- Ebo Taylor is one of the veteran musicians to put African music on the world's map
- He works have been sampled by some of the greatest musicians to have ever come out of Africa
- After so many years of living and working in silence, Ebo Taylor is set to release an album
Ghanaian highlife musician, Ebo Taylor, became one of Ghana's most-listened-to musicians in the 1950s and '60s, and his music is said to have had great influence on African music.
In a report sighted by YEN.com.gh on edition.cnn.com. it is reported that Ebo Taylor's music had great influence on Fela Kuti who incorporated the Ghanaian's style into his works.
Taylor managed to get his works sampled by international R&B artist Usher on his 2010 track "She Don't Know," featuring rapper Ludacris.
Canadian hip-hop duo Ghetto Concept also added a touch of the Ghanaians special style to their 1992 track titled "Certified."
In recent times, Ebo Taylor's influence can also be seen in afrobeats songs which have hit international market through West African acts like Wizkid.
Ebo Taylor, who is now 84, is believed to be working on some new material and would be releasing an album soon.
The veteran musician who is based in Saltpond, has spent most 2020 in his home studio recording for his third studio album.
Since the release of his 2010 album "Love and Death," as well as his collaboration with the Berlin-based Afrobeat Academy in 2011, Taylor's international profile appreciated.
Born in 1936, the musician grew up listening to highlife music which formed the crust of his compositions.
"I was inspired by the pioneering saxophonist and trumpeter E.T. Mensah and his band The Tempos," he is believed to have said in a recent interview with reporters in Saltpond.
Shortly after leaving college, Taylor joined Stargazers, a highlife crew led by saxophonist Teddy Osei and drummer Sol Amarfio of Osibisa fame.
In 1962, Taylor moved to London to study music at the Eric Gilder School of Music with funding from a government program put in place by Dr. Kwame Nkrumah.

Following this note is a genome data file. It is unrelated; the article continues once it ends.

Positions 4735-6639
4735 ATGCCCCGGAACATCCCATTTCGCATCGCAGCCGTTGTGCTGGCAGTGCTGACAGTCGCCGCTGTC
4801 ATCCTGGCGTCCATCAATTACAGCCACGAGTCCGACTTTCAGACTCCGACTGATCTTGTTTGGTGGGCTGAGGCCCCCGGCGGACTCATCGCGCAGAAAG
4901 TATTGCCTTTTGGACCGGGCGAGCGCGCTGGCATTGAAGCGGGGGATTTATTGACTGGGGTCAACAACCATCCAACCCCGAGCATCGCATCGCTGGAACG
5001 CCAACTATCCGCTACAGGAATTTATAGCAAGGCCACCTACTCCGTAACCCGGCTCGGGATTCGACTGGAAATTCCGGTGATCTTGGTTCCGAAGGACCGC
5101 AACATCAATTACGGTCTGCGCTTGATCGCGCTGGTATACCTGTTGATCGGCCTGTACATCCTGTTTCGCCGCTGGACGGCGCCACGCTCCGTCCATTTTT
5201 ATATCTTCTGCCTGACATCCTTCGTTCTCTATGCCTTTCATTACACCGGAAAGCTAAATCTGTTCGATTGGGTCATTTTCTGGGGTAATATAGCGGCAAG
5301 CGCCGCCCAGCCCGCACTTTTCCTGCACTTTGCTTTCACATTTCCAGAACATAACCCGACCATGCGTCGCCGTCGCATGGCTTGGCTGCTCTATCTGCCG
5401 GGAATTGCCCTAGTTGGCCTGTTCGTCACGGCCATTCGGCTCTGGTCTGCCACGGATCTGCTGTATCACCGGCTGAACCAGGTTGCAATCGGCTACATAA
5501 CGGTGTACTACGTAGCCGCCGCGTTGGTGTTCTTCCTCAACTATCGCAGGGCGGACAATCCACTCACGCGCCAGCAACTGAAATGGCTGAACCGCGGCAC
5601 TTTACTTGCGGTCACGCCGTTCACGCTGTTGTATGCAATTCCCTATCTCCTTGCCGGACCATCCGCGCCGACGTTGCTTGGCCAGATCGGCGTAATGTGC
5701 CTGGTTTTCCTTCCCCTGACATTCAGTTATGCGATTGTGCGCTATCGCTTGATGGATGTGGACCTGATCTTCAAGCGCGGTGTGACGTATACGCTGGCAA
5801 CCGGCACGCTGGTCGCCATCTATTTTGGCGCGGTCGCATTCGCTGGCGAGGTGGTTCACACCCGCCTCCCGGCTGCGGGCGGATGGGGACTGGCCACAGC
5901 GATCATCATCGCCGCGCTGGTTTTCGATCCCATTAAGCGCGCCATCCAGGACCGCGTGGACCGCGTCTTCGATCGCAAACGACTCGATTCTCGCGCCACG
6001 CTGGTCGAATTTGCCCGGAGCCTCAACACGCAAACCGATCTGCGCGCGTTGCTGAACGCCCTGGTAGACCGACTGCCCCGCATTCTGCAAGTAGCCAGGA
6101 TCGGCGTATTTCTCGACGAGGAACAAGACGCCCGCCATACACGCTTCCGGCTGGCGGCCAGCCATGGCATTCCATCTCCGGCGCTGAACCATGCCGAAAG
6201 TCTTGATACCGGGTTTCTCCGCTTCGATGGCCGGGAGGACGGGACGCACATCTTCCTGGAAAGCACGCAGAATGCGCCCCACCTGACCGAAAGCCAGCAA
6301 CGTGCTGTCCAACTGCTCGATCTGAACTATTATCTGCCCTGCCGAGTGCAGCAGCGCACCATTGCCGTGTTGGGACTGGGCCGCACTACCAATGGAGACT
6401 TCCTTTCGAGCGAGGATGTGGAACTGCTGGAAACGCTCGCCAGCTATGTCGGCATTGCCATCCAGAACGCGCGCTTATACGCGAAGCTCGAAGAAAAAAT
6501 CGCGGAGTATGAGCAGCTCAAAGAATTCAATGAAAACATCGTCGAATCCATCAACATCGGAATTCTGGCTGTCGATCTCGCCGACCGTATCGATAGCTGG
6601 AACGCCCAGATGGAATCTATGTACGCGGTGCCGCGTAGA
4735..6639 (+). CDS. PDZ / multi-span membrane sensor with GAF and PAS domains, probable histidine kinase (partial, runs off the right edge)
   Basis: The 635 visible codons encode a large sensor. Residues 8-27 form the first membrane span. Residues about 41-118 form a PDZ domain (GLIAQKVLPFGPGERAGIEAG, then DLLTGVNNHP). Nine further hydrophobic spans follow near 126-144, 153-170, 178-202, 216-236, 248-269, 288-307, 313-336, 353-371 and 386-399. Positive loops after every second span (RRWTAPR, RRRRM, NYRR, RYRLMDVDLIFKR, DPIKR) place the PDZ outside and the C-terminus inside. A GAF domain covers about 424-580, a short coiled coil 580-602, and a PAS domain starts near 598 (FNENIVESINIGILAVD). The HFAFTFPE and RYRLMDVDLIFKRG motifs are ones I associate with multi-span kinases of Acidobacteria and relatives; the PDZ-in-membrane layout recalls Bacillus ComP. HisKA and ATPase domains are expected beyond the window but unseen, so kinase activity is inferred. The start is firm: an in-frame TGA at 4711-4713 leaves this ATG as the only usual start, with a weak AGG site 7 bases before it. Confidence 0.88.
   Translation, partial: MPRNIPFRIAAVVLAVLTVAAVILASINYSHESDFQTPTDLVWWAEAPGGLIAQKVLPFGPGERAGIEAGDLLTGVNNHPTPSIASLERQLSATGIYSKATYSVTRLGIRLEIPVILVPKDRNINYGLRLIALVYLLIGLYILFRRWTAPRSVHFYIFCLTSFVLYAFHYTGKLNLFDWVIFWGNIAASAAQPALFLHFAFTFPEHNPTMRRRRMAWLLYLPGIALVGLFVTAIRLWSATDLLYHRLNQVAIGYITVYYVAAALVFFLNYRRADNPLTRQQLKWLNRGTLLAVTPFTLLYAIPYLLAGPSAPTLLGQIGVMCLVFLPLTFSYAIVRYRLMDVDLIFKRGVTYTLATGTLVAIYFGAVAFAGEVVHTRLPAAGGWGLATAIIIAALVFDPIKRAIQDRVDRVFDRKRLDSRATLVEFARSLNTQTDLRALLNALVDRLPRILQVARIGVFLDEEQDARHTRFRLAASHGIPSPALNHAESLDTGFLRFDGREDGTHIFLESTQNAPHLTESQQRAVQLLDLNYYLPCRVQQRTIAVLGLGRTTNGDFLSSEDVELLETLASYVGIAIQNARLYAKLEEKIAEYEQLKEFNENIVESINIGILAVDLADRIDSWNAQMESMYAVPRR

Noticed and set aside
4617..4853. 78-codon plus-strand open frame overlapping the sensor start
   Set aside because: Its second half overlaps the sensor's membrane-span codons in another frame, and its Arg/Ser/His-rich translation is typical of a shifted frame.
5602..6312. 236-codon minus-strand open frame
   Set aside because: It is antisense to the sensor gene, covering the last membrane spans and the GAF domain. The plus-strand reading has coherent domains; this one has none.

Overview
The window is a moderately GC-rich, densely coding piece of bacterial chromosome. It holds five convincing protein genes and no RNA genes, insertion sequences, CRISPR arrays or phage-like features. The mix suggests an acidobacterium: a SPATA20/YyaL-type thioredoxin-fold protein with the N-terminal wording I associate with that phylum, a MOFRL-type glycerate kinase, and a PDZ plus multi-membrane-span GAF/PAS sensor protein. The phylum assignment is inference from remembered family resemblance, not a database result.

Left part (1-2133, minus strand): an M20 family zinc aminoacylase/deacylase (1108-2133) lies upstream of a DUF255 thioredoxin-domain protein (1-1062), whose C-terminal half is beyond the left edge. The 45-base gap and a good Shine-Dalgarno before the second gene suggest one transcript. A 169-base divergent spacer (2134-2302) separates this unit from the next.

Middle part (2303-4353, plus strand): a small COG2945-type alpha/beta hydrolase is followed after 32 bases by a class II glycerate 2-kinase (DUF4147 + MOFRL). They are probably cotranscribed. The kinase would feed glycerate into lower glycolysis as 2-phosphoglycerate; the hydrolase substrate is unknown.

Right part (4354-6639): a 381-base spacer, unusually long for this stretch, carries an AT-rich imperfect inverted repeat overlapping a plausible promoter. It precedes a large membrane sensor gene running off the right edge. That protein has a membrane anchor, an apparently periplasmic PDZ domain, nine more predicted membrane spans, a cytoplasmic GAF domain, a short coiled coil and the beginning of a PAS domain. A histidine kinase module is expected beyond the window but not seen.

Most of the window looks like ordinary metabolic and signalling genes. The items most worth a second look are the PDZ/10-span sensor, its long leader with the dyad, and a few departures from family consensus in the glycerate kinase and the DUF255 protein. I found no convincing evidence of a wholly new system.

It was in London that Taylor first met and collaborated with Nigerian saxophonist Peter King and Afrobeat legend, Fela Kuti.
According to him, Fela used to come to his apartment in Willesden, and they spent hours playing records.
To prove their bond, Taylor said Fela drove all the way from Accra to Cape Coast just to see him in 1967.
After moving back to Ghana in 1965, Taylor started out as an employee with Essiebons Record Label which was started by popular music producer, Essilfie-Bondzie.
It was during this period that Taylor recorded over 10 albums and it propelled his genius which got him to work closely with Ghanaian music stars like Pat Thomas, C.K. Mann and Gyedu-Blay Ambolley.
Political upheavals in the 1970s gravely affected many industries including Ghana's music industry and this caused Taylor's rise to take a nosedive.
Yet Taylor's influence can be seen across genres today, particularly with the emergence of afrobeats in the early 2000s, fusing afrobeat and highlife, hip-hop and reggae.
In another fascinating piece of news, YEN.com.gh earlier reported that Master Richmond Darko Tsibu a recent past student of Accra Academy Senior High School has aced the 2020 WASSCE examinations in super grand style.
The young master who sat for the first batch of President Nana Addo Dankwa Akufo-Addo's Free SHS policy scored all As in the international examinations.
He scored As in Social Studies, English Language, Core Mathematics, Integrated Science, Elective Mathematics, Biology, Chemistry, and Physics.
The science whizkid was part of the Accra-based senior high school's National Science and Maths Quiz (NSMQ) team for 2 consecutive years.
He participated in the widely-watched competition in 2019 and also made a strong appearance for his school in the 2020 edition of the annual quiz show.
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